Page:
Postoperative Recovery After Adult Spinal Deformity Surgery: Comparative Analysis of Age in 149 Patients During 2-year Follow-up.

Published

Journal Article

STUDY DESIGN: Retrospective review of a multicenter, prospective adult spinal deformity (ASD) database. OBJECTIVE: We hypothesized that increased age and increased preoperative disability would negatively impact both the length of time needed to achieve maximal recovery and the amount of functional improvement achieved. In order to gauge the recovery process, a normalization process was used to calculate an integrated health state (IHS) during the 2-year postoperative period. SUMMARY OF BACKGROUND DATA: Elderly patients with ASD generally have worse baseline health-related quality of life (HRQOL) measures than younger patients. Current methods of reporting outcomes are limited, perhaps diminishing the health impact of the entire postoperative recovery experience. METHODS: Inclusion criteria included 18 or more years and ASD. Patient groups: young (≤45 yr), middle (46-64), elderly (≥65) as well as by baseline Oswestry Disability Index (ODI) scores: MILD (0-30), MEDIUM (31-49), and HIGH (≥50). Collected HRQOL measures included ODI, Short Form-36(PCS/MCS), and Scoliosis Research Society-22 (SRS22) at baseline, 6 weeks, 1, and 2-year postoperative. All HRQOL measures were normalized to each patient's baseline scores. A 2-year IHS was calculated for each individual patient and the means were compared between groups. RESULTS: 149 patients were included (≤45:32, 46-64:67, ≥65:50). All groups significantly improved in all HRQOL at 2-year compared with baseline (P < 0.05) except for MCS, ODI, and SRS activity for the 45 or less group (P > 0.05). Normalized IHS HRQOL for young patients was worse than elderly for ODI, PCS, MCS, SRS activity, pain and total during the 2-year recovery period from index surgery. The MILD ODI group had significantly worse 2-year IHS values than the HIGH group for all HRQOL measured (P < 0.05) except SRS appearance and satisfaction (P > 0.05). CONCLUSION: Contrary to our hypothesis, an IHS analysis suggested that the recovery process was significantly better for elderly patients than young patients and better for patients with high baseline disability. LEVEL OF EVIDENCE: 3.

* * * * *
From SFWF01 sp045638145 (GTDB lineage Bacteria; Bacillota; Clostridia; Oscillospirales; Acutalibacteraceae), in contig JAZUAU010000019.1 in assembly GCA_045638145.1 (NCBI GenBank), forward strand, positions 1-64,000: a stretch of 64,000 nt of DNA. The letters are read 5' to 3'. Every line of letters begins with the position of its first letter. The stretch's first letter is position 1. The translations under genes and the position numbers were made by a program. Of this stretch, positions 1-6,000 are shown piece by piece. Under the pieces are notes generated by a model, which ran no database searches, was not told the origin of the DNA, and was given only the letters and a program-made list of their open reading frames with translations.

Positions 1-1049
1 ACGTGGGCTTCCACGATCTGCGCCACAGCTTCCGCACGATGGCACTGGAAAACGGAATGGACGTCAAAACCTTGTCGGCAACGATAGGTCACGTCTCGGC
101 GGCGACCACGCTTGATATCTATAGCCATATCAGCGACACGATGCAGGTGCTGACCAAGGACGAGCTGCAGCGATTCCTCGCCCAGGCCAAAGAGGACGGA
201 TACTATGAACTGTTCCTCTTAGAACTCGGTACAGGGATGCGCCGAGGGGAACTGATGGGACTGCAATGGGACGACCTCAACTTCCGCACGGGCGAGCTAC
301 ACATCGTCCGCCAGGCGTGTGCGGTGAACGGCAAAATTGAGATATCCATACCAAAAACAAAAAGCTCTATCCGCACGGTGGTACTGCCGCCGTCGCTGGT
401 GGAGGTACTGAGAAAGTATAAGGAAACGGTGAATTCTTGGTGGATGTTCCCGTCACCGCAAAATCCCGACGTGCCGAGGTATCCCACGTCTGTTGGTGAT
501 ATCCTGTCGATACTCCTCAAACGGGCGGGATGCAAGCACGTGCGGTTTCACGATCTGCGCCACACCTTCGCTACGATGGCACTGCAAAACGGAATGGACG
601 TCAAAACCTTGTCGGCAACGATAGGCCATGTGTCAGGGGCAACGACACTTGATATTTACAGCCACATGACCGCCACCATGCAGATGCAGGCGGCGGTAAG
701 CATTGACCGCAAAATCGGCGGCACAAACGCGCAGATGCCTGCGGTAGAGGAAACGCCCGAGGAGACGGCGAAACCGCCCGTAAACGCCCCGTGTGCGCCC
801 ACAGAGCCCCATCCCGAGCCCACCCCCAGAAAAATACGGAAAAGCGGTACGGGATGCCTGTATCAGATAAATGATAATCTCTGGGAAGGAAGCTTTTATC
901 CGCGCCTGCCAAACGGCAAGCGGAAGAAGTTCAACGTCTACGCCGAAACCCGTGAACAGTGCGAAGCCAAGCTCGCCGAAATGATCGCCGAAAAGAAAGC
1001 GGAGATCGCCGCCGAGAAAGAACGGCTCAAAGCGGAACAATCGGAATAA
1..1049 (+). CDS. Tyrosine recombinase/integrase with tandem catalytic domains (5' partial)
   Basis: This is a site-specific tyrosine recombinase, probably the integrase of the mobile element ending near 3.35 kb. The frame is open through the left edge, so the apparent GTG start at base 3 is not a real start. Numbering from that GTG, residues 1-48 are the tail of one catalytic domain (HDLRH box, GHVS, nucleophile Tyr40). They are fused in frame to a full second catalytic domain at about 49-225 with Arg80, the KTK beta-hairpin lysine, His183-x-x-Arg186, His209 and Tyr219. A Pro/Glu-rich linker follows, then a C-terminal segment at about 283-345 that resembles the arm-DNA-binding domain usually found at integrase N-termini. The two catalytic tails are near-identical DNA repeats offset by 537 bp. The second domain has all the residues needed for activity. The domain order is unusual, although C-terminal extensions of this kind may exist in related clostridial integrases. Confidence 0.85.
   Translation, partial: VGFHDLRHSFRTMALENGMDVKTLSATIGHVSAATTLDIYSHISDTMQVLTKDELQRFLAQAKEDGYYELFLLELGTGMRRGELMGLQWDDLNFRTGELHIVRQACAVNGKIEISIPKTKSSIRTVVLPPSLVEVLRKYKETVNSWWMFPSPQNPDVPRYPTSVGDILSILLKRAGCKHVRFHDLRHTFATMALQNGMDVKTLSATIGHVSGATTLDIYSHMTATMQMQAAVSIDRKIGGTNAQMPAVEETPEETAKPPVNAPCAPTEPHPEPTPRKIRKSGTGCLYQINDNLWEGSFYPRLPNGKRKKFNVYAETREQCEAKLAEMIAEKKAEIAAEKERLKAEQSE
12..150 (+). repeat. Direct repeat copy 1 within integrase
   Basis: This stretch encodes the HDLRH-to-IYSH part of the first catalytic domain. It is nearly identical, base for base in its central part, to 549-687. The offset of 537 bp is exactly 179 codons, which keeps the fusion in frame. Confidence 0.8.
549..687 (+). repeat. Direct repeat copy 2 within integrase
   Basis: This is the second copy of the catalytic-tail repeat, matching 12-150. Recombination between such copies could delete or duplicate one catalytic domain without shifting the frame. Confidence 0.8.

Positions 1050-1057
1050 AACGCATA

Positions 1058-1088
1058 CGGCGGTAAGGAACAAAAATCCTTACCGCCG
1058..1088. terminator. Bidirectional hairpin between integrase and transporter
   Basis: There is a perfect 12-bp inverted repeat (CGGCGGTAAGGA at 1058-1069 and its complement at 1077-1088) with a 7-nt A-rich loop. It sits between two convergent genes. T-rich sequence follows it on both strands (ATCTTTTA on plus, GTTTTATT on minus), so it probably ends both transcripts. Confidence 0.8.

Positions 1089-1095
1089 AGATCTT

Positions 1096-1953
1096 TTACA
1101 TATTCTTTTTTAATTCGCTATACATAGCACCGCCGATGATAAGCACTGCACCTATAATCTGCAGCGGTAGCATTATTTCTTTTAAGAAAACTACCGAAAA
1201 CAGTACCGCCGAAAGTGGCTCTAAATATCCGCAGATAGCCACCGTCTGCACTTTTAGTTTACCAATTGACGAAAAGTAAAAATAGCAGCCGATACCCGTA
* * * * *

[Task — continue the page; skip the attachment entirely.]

Full Text

Duke Authors

Cited Authors

  • Scheer, JK; Mundis, GM; Klineberg, E; Hart, RA; Deviren, V; Nguyen, S; Protopsaltis, TS; Gupta, M; Bess, S; Shaffrey, CI; Schwab, F; Lafage, V; Smith, JS; Ames, CP; International Spine Study Group (ISSG),

Published Date

  • October 1, 2015

Published In

Volume / Issue

  • 40 / 19

Start / End Page

  • 1505 - 1515

PubMed ID

  • 26192720

Pubmed Central ID

  • 26192720

Electronic International Standard Serial Number (EISSN)

  • 1528-1159

Digital Object Identifier (DOI)

  • 10.1097/BRS.0000000000001062

Language

  • eng

Conference Location

  • United States